Which brings me to another gripe: why are the loading times so diabolically slow? Both loading a saved game or loading between chapters takes ages and you can find yourself drumming your fingers on the desk in-between times. Another major problem, and one that will make you bury your head in your hands, is the drastically poor voice acting. You have to listen to it to understand what I’m talking about, but it is truly dire.
However, despite the glitchy behaviour, Necrovision does have some redeeming qualities. The environment is very nicely drawn, with smoke filled, war torn backdrops. Biplanes whiz overhead, explosions, bodies flying around and, of course, the gritty semi-realism of a rat-filled trench strewn with the dismembered corpses of the soldiers.
The graphics and animations are okay, they look very dated by today’s standards and not particularly impressive, but they come into their own when the cool looking demons and bosses crop up with bucket loads of gore and missing body parts. The sound, not counting the awful voice acting, is tolerable, a sort of mix of music from 1916 together with a rock track that can set the mood nicely, but does get a tad tedious towards the end.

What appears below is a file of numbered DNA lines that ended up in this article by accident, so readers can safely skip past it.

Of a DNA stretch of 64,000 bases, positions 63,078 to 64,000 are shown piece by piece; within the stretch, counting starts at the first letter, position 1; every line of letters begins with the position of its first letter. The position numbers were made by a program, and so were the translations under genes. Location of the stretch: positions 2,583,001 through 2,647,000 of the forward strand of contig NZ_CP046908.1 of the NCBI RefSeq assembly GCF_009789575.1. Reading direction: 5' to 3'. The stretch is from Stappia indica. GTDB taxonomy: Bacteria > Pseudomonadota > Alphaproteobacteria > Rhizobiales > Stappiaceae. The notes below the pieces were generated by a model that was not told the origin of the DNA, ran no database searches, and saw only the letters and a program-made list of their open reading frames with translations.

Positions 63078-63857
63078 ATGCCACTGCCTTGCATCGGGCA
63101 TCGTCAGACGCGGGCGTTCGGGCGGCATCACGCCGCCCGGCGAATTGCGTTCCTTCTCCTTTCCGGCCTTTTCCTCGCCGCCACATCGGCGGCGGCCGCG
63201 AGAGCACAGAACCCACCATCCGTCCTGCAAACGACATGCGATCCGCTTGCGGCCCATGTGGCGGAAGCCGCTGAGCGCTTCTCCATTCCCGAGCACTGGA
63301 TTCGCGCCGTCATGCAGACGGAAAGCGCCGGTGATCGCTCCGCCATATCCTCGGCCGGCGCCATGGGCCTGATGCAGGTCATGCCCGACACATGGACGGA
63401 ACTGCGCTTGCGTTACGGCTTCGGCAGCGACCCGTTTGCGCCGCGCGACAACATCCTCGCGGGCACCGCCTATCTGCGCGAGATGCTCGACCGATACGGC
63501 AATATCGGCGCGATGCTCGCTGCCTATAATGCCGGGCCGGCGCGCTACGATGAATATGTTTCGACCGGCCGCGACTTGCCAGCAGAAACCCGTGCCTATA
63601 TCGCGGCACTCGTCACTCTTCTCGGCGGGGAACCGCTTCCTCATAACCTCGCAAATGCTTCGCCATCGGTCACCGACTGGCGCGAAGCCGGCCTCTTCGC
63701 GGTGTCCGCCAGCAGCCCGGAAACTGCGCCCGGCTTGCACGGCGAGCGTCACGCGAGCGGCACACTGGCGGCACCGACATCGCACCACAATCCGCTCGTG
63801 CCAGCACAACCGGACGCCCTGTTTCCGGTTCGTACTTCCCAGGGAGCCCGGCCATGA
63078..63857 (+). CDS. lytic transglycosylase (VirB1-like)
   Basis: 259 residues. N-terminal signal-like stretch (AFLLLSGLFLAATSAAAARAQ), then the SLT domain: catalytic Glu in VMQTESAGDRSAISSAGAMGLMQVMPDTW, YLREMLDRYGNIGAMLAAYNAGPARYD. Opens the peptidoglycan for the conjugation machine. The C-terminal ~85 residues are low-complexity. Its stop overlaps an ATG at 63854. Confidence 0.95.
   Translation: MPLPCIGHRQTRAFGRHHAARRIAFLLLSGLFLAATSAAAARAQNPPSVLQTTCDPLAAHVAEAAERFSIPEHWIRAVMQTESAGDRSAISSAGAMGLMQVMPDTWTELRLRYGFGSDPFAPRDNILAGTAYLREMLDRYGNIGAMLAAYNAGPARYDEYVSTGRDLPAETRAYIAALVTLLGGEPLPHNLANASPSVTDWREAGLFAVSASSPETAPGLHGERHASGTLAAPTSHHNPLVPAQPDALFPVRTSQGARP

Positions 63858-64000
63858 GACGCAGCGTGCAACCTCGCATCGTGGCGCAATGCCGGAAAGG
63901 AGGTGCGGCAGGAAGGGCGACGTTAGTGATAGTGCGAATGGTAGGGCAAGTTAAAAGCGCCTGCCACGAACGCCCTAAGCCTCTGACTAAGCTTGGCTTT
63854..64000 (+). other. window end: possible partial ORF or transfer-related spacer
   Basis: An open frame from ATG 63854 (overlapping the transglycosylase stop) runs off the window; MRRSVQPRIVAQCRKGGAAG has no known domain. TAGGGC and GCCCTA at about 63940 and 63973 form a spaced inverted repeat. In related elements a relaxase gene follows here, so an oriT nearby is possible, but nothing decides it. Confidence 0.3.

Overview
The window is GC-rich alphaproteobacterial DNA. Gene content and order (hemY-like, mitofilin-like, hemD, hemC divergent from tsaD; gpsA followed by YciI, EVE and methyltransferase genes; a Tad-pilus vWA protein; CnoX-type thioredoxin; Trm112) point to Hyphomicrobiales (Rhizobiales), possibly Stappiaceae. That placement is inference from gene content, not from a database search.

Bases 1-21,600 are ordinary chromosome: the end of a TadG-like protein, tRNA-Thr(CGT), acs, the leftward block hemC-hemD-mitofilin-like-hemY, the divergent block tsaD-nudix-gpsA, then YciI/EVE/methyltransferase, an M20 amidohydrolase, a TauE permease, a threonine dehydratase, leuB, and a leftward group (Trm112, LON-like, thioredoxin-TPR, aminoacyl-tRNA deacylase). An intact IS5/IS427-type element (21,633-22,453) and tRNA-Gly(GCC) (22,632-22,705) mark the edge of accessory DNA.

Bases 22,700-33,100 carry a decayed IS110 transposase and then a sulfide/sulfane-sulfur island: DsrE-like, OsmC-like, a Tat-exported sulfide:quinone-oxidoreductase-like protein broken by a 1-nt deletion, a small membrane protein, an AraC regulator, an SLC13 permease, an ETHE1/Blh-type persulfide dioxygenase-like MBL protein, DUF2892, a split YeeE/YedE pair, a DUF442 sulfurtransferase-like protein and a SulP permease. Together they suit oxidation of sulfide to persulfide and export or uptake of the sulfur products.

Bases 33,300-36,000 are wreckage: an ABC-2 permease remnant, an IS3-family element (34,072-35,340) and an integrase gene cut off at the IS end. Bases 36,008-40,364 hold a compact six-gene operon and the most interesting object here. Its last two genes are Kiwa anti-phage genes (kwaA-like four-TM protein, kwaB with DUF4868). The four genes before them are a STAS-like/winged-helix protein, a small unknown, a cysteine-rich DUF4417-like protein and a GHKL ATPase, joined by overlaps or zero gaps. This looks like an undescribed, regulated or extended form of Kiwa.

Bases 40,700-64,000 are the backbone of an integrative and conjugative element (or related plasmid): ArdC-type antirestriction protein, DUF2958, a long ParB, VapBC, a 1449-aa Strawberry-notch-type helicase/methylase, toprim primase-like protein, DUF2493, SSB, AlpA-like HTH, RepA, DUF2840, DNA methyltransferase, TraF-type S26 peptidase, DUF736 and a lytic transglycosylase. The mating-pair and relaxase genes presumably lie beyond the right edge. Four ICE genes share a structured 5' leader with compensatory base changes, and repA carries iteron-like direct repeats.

A multiplayer option is available, with a free for all, deathmatch, capture the flag etc. But I can’t really comment on it as there was no one out there available to play with. Which was unfortunate, as Necrovision would be pretty good online, especially if you have access to the same weapons as the single-player campaign.
Overall, Necrovision isn’t a bad game, it’s well worth a good few hours of frantic FPS-ing and the story isn’t too bad either, you just have to get past the first few chapters before it really becomes interesting. If you like grotesque and gory shooters and you have a few friends available then it’s worth spending a bit of time with this game.
REVIEW CODE: A complimentary code was provided to Bonus Stage for this review. Please send all review code enquiries to firstname.lastname@example.org.